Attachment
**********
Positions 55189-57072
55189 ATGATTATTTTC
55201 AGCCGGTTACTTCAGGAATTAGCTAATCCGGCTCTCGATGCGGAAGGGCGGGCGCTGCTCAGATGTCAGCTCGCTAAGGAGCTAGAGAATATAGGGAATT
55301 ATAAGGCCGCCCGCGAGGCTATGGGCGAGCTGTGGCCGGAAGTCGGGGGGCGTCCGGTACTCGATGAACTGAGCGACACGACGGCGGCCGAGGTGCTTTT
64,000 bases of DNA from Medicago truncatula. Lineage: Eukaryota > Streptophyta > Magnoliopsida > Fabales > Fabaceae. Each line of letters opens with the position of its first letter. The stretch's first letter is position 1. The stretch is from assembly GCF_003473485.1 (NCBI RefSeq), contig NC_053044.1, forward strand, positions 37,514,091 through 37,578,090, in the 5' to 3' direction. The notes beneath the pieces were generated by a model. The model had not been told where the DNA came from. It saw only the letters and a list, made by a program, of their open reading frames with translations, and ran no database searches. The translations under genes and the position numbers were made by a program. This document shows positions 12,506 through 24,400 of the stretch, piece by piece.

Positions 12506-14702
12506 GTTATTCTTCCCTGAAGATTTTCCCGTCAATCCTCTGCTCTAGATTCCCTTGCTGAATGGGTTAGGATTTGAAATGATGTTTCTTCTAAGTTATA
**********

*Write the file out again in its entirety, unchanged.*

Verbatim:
Positions 55189-57072
55189 ATGATTATTTTC
55201 AGCCGGTTACTTCAGGAATTAGCTAATCCGGCTCTCGATGCGGAAGGGCGGGCGCTGCTCAGATGTCAGCTCGCTAAGGAGCTAGAGAATATAGGGAATT
55301 ATAAGGCCGCCCGCGAGGCTATGGGCGAGCTGTGGCCGGAAGTCGGGGGGCGTCCGGTACTCGATGAACTGAGCGACACGACGGCGGCCGAGGTGCTTTT
64,000 bases of DNA from Medicago truncatula. Lineage: Eukaryota > Streptophyta > Magnoliopsida > Fabales > Fabaceae. Each line of letters opens with the position of its first letter. The stretch's first letter is position 1. The stretch is from assembly GCF_003473485.1 (NCBI RefSeq), contig NC_053044.1, forward strand, positions 37,514,091 through 37,578,090, in the 5' to 3' direction. The notes beneath the pieces were generated by a model. The model had not been told where the DNA came from. It saw only the letters and a list, made by a program, of their open reading frames with translations, and ran no database searches. The translations under genes and the position numbers were made by a program. This document shows positions 12,506 through 24,400 of the stretch, piece by piece.

Positions 12506-14702
12506 GTTATTCTTCCCTGAAGATTTTCCCGTCAATCCTCTGCTCTAGATTCCCTTGCTGAATGGGTTAGGATTTGAAATGATGTTTCTTCTAAGTTATA